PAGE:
For some customers a ‘vault-less’ tokenization solution is superior across all three axes. For other customers, with deep understanding of relational databases… security, performance, and scalability are just part of daily operations management. No vendor can credibly claim that databases or token vaults are universally the wrong choice, just like that nobody can claim that any non-relational solution is always the right choice. The decision comes down to the customer’s environment and IT operations.

I am willing to bet that the vendors of these solutions will have some additional comments, so as always the comments section is open to anyone who wants to contribute.

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Comments

Sorry for the late reply. I was finally cleaning out my inbox and found this post and I would like to add a couple thoughts. The post defines a “token vault” as basically a lookup mechanism for retrieving PAN information from a token. This is the true and original definition of tokenization—non-mathematically related value used as a reference to secured data.

When you define “stateless” of “vault-less” tokenization, the author is really talking about encryption or hashing and simply calling it a different name—encryption if it’s de-tokenizable or decryptable, hashing if it’s not de-tokenizable or decryptable. This was (and still is) one of my biggest beefs with PCI SSC when they redefined tokenization.

In my opinion, tokens comprised of encrypted or hashed data, or tokens renamed as “stateless” or “vault-less”, should be in PCI scope since the tokens are mathematically derived from the PAN. I know PCI has various clauses in their documents and FAQs that address token scope with a definitive “maybe”, then refer merchants consult with a qualified QSA for an answer. The original non-mathematically derived tokenization definition would have been so much easier for merchants, QSAs and PCI, but no one ever said PCI’s job was to make things easier for anyone!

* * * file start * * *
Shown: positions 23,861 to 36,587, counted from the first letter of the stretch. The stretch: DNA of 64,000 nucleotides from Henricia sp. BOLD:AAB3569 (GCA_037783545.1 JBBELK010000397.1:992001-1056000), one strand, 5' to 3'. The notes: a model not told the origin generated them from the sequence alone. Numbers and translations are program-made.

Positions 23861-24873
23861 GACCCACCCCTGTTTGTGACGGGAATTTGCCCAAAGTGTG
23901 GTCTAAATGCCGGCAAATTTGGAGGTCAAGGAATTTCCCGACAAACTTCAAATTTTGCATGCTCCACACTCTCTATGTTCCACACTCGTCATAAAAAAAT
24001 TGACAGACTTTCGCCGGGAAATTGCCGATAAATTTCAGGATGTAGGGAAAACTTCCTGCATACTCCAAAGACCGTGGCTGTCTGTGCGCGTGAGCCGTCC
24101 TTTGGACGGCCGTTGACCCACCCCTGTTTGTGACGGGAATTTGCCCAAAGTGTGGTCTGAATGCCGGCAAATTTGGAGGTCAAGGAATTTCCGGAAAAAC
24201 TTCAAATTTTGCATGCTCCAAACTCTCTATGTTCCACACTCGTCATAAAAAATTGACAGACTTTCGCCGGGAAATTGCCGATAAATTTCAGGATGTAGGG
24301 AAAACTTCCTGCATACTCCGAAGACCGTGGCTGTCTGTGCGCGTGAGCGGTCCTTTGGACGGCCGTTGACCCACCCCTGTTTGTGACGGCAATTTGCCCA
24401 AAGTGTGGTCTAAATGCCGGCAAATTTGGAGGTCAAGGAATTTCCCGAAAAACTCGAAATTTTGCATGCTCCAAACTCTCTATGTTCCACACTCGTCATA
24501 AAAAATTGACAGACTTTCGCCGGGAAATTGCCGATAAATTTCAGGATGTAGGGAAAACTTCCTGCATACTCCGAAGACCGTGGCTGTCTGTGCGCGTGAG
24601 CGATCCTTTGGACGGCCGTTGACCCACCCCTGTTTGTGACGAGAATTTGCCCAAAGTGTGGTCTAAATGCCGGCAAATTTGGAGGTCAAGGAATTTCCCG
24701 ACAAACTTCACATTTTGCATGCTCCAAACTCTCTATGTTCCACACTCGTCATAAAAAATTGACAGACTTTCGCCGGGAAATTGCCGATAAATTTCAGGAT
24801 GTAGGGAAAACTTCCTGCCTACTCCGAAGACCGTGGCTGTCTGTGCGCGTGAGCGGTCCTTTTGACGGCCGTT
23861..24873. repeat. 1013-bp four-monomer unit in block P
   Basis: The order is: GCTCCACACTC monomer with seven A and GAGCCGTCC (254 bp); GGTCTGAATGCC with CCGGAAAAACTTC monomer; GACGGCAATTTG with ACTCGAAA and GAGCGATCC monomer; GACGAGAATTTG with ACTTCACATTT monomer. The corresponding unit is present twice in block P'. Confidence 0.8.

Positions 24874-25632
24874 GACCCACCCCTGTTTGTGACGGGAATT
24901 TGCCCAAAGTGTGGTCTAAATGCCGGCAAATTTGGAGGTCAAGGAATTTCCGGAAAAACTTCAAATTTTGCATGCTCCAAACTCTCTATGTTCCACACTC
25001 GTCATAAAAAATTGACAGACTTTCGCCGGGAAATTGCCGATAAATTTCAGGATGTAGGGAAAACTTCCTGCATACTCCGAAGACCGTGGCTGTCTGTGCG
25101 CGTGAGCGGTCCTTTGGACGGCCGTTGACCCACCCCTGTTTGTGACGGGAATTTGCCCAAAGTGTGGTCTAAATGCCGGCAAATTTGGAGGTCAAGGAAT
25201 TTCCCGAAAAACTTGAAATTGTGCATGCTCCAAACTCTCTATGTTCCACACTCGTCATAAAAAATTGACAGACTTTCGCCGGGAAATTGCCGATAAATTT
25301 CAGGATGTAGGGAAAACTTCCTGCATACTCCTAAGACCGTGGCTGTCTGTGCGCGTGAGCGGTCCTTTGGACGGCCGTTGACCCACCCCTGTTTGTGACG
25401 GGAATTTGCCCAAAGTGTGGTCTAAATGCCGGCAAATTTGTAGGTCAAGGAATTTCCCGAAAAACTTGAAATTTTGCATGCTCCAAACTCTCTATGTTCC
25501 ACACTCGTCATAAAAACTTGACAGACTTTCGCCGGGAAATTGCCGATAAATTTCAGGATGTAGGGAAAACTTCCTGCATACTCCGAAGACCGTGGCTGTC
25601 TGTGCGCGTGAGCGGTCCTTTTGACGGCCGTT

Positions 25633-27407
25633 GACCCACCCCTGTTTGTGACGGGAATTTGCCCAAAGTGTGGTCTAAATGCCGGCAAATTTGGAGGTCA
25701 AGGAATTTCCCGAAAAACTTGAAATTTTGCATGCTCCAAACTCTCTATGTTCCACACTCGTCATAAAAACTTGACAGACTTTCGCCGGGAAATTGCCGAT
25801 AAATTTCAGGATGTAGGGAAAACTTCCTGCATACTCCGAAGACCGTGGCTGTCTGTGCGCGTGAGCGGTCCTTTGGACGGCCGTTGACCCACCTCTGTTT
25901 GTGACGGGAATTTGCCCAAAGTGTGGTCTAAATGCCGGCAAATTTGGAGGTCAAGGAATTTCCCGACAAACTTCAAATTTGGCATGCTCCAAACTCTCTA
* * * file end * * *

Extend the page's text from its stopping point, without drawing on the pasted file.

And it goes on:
By Steve Sommers


I agree that data sync and security of the pan/token DB are important properties of “truly-random” tokenization solutions, and are ‘necessary evils’ of generating tokens randomly when a new pan arrives. It’s probably my fault, but I just fail to see how it’d be possible to generate a token that is totally unrelated to the PAN it substitutes (so it won’t be possible to recover the original PAN from the token *and* exclude the systems that store and process tokens from the PCI audit universe), without some method to sync back the information.

Thinking about it, even in an implementation that leverages ‘Pre-generated’ random lists of tokens (like a one time pad), where the tokenization servers have each their own ‘list of tokens to share out’, and which undoubtedly would be truly random, you’d still need to sync back the token-pan associations so lookups could be done on any node - in the end you still have a common DB that needs to be kept in sync… And you have to devise a method to ensure the same PAN is not assigned two different tokens in different nodes.

The only way I see that would give you the certainty that a given PAN is tokenized to a unique token regardless of which server it’s sent to, *withouth any kind of synchornization or communication between nodes* would be if there is an algorithm that takes the pan as input and gives us a token; some kind of fancy a one-way hash function. This approach would still need lookup tables (to be able to de-tokenize) and IMHO be open to brute force attacks if the relationship pan->token is unique - this is a similar problem as the one of securely storing passwords… Lastly, to be able to retrieve the token->PAN association, either you have a lookup table, or the algorithm is two-ways. That means there is a way to compute the PAN from the token, either using a key (which would be a type of Format Preserving Encryption, but you still have to manage the keys), or without it. This indeed would be a very interesting algorithm to examine, if it can provide two-way masking of the PAN in a way that is computationally not feasible to reverse and not using keys/secrets that need management.